# IB and IBM

Based on PoR, Inferix can assess the computing power of a Worker Node at a given time and uses a measurement unit called *Inferix Bench* (IB). When IB is multiplied by the node's working time, it results in *Inferix Bench minutes*, abbreviated as IBM. Thus, IBM is the metric used to measure the workload within the Inferix network.

To provide a quantitative perspective, 1 IB is defined as the average rendering capacity of a *standard unit node* with 2x RTX4090 GPUs, 32 GB of RAM, 1x Intel Core i9 CPU, SSD storage. This figure is updated daily using DAO mechanism, using benchmarks of a set of sample scenes on 10 nodes. The hardware specification of *standard unit nodes* and the *sample scenes* are also DAO-adjustable.

Assuming the average rendering time for one frame of a scene $G$ in the sample set is $T^{0}_{G}$, then it is not a fixed number, but is instead derived from the combined rendering capacity of the $10$ randomly selected *standard unit nodes* at the benchmarking time. The value of $T^{0}_{G}$ is influenced by GPU, CPU, storage read/write speeds and network speeds at the time of benchmarking, though the variation is negligible.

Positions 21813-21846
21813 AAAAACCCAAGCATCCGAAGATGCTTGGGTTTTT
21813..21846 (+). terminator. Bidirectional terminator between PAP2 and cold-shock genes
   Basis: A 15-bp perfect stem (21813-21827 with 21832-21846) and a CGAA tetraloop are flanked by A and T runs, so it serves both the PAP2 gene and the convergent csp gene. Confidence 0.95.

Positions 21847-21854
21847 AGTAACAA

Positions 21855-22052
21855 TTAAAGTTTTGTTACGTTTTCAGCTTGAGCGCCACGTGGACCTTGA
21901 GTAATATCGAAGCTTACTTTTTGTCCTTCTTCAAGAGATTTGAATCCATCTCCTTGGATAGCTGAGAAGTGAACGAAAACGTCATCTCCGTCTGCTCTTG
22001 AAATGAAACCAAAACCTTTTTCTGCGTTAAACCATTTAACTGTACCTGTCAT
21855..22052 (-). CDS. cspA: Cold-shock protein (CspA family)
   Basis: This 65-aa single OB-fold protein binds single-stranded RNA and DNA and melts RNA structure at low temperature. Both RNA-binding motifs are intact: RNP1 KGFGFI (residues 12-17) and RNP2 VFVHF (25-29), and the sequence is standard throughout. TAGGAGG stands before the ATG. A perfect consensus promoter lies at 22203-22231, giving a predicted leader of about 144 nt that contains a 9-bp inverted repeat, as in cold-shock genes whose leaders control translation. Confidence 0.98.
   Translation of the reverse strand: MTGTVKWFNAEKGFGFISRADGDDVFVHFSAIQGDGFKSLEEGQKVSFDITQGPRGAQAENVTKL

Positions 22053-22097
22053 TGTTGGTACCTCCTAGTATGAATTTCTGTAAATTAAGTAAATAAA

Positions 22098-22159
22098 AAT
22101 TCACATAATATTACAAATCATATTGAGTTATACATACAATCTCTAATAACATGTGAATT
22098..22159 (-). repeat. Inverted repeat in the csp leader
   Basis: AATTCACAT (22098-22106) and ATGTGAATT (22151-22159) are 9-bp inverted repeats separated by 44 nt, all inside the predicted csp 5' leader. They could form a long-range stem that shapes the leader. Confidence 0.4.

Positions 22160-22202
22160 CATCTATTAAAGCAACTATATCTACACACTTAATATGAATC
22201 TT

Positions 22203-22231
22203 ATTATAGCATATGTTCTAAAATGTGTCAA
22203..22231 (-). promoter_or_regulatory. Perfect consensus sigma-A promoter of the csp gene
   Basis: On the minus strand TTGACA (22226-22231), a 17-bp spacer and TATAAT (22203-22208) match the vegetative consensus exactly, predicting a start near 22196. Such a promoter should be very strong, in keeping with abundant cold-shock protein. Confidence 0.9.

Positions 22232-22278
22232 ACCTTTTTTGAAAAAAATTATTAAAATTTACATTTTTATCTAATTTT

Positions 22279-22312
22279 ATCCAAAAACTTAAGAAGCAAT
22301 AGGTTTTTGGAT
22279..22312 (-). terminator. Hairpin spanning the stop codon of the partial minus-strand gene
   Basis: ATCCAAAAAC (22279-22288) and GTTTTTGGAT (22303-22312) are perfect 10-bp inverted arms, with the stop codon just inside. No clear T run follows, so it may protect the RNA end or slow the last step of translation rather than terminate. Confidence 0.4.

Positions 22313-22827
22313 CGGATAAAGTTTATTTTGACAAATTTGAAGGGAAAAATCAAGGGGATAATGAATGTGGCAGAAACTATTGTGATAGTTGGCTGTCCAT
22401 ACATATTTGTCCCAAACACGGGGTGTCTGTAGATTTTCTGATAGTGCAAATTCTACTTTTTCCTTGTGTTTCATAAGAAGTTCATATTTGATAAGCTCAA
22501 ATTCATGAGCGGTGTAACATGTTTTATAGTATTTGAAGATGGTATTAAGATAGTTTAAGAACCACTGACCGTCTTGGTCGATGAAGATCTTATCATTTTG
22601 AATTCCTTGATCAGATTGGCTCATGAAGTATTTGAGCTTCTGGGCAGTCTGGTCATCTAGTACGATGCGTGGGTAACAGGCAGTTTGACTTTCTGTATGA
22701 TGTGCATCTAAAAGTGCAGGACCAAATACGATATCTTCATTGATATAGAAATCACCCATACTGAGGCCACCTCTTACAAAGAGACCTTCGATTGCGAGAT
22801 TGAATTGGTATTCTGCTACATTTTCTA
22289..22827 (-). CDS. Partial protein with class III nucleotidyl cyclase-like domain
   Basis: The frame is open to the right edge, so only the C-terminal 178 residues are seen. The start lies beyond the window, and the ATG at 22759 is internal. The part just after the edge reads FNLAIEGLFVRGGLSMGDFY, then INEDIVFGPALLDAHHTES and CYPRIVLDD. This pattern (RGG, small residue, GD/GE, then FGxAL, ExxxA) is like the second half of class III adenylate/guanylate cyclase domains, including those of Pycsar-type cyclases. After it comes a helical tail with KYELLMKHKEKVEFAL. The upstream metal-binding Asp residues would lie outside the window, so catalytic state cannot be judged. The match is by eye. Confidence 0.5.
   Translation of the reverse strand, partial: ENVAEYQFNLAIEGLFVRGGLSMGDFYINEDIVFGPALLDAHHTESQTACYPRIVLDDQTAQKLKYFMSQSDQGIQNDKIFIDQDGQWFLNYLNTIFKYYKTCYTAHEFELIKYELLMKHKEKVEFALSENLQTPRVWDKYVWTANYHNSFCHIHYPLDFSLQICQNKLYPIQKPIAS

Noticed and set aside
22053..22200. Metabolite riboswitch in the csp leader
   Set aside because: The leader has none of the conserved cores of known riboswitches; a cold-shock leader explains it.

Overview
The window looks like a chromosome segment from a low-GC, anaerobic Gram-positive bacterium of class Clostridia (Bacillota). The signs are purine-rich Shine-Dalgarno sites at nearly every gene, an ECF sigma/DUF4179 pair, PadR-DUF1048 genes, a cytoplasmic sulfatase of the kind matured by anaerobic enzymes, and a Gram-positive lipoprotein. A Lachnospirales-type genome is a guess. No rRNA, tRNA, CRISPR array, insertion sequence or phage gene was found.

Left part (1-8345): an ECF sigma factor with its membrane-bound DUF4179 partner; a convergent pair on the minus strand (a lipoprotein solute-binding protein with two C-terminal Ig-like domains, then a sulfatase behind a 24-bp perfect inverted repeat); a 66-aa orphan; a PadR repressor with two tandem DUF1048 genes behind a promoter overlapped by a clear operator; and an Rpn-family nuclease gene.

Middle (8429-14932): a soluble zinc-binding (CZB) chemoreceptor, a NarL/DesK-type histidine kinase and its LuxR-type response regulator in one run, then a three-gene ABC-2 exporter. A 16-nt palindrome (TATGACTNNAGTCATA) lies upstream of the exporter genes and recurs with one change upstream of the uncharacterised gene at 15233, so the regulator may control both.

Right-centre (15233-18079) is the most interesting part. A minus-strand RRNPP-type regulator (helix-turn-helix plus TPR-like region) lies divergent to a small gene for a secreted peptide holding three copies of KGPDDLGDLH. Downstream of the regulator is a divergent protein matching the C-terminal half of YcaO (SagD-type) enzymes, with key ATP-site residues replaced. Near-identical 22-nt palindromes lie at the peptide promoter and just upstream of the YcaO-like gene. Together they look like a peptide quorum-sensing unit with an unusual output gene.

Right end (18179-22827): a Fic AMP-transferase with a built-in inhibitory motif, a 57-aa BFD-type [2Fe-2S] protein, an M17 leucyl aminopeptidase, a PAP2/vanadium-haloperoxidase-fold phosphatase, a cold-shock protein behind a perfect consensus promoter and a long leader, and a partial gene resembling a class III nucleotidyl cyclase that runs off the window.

To determine the IB of any given node $n$, Inferix sends render requests for scene $G$ (randomly selected) to that node periodically. Assuming the average time it takes that node to render one frame in $G$ is $T_G$, the rendering power of $n$ is defined by:

Thus, the larger the $T_G$, the smaller the $\text{IB}_n$ value.

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